If United terminates one or more of their plans in order to emerge from bankruptcy, the other legacy airlines will have no choice but to follow United’s lead, and if they don’t, they will surely die on the vine of lower–cost competition. This is the base–case scenario in my opinion and the economics that support this scenario are quite compelling.
Labour’s power to negotiate collective bargaining agreements (CBAs) that these legacy airlines cannot afford gets to the heart of the problem and must be addressed by policy makers who must deal with the funding crisis.
If the taxpayers don’t bailout the airlines' underfunded pension plans, the taxpayers will eventually be asked to bail out the PBGC. Either way, the employees — specifically the pilots — will only receive a fraction of the pension benefits promised in the current CBAs.
The government has a rare opportunity to leverage its ability to help legislatively by requiring airline and union action as a condition of any legislative pension relief. But election year expediency and politics may prevent the industry from swallowing the bitter pill of reality.
If President Bush signs off on temporary pension–relief legislation, legacy airlines will use the extra cash to expand capacity. They believe this the best strategy to reclaim lost market share. Union leaders will push for growth to bring back unemployed workers onto the payrolls.
The downside to the extra growth is that it pushes down average yields. This type of industry capacity decision–making some call "destructive competition" and others call dumb management.
Regardless, it’s irrational at the industry level as it destroys the pricing environment and everyone suffers.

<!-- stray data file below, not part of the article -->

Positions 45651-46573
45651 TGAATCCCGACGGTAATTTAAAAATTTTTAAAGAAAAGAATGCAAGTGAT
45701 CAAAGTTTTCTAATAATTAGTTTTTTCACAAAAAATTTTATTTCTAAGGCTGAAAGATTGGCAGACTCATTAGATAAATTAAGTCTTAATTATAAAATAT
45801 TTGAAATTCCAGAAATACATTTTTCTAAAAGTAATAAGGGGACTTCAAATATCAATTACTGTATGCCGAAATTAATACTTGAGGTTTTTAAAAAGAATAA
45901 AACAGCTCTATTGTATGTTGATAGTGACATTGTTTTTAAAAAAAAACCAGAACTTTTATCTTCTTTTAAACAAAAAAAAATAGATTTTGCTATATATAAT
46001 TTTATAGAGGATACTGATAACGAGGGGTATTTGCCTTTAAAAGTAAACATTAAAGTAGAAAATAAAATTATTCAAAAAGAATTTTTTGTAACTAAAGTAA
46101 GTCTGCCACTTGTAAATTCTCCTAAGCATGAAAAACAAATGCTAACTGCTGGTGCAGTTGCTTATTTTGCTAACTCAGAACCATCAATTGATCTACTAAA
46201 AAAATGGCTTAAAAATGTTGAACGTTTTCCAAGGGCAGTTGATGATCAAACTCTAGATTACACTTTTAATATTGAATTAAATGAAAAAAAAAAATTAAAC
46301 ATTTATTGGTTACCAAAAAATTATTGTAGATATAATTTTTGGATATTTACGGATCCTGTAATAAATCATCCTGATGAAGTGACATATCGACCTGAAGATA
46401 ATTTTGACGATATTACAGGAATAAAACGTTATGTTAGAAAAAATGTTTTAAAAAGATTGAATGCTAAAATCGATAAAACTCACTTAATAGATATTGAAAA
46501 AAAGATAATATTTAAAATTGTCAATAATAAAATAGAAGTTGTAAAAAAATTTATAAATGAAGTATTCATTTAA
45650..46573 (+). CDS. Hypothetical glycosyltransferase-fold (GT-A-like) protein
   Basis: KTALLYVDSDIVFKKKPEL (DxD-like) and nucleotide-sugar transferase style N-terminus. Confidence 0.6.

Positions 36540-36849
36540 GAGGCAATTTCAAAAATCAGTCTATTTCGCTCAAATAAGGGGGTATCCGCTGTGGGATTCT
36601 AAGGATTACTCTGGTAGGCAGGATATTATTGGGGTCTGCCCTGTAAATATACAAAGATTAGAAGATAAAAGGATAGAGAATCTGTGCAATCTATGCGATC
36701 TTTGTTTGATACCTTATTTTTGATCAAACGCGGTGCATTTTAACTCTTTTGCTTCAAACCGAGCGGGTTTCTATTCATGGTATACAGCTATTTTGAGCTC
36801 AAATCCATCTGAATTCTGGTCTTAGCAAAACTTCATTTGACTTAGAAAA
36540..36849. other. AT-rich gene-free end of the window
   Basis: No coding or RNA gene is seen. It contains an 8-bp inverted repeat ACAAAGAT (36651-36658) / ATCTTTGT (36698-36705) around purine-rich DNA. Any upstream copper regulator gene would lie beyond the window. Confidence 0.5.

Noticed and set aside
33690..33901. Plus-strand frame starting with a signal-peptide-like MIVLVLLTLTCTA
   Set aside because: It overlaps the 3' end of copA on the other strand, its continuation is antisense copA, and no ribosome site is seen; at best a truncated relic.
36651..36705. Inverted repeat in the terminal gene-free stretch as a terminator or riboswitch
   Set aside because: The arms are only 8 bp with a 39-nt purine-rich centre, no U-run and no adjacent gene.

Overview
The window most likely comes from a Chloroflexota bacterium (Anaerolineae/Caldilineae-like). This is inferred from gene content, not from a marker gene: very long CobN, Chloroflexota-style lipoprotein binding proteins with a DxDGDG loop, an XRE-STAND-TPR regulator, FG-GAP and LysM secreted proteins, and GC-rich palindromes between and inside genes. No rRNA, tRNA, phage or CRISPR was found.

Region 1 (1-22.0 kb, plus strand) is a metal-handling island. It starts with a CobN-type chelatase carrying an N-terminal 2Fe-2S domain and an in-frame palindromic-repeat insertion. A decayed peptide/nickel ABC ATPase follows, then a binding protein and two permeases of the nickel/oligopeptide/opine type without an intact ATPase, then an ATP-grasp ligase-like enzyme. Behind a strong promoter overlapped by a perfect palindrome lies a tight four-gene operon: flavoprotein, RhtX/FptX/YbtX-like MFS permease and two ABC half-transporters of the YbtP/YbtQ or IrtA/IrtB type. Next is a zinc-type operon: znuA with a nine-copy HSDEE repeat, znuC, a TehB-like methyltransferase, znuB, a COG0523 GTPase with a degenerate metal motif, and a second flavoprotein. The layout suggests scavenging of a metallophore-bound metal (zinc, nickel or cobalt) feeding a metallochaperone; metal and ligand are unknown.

Temporary pension relief legislation sets the airline industry up for a bigger fall once the relief goes away. Funding deficits and cash contributions will be larger in later years because contributions will be smaller during the relief years. Stated differently, the industry will appear to be sound for a few years, but will in fact be getting much sicker.
Source: Company reports and AirlineForecasts
|US Airways (1)||69||83||93||57||54||54%||56%||62%|
(1) US Air is calculated as if the pilots' plan had not been taken over by the PBGC
Source: Company reports and AirlineForecasts
|Data as of||Market Cap||Sales||Mkt Cap||Pension||Deficits||Deficits as|
|2/12/2003||($m)||($m)||To Sales||Employees||Deficits||per employee||% of market|
|AMR Corp||1,985||17,153||0.12||92,800||(3,777)||$ (40,695)||190%|
|US Airways||375||6,695||0.06||26,300||(2,573)||$ (97,830)||687%|
(2) United's pension deficits do not consider any new labour agreements as a result of the bankruptcy.
Source: Company reports and AirlineForecasts
|Year End||Sept Qtr|
|Book Equity||Assets||Equity as
% of Assets
|1999||2000||2001||2002||3Q 03||2003E||3Q 03|
|US Air (1)||(117)||(358)||(2,630)||(4,956)||(5,818)||(5,923)||8,488||-69.8%|
(1)b US Air reported a book equity value of $356m for the quarter ending June 30, 2003
Source: Company reports and AirlineForecasts
|Year 2002||3Q 2003||Annualised||2003E|
|Per employee||Number||Total||Per employee||03 vs 02||03 vs 02|
|Annual costs||Employees||Labour costs (in $000s)||Annual costs||change||% change|
00 vs 03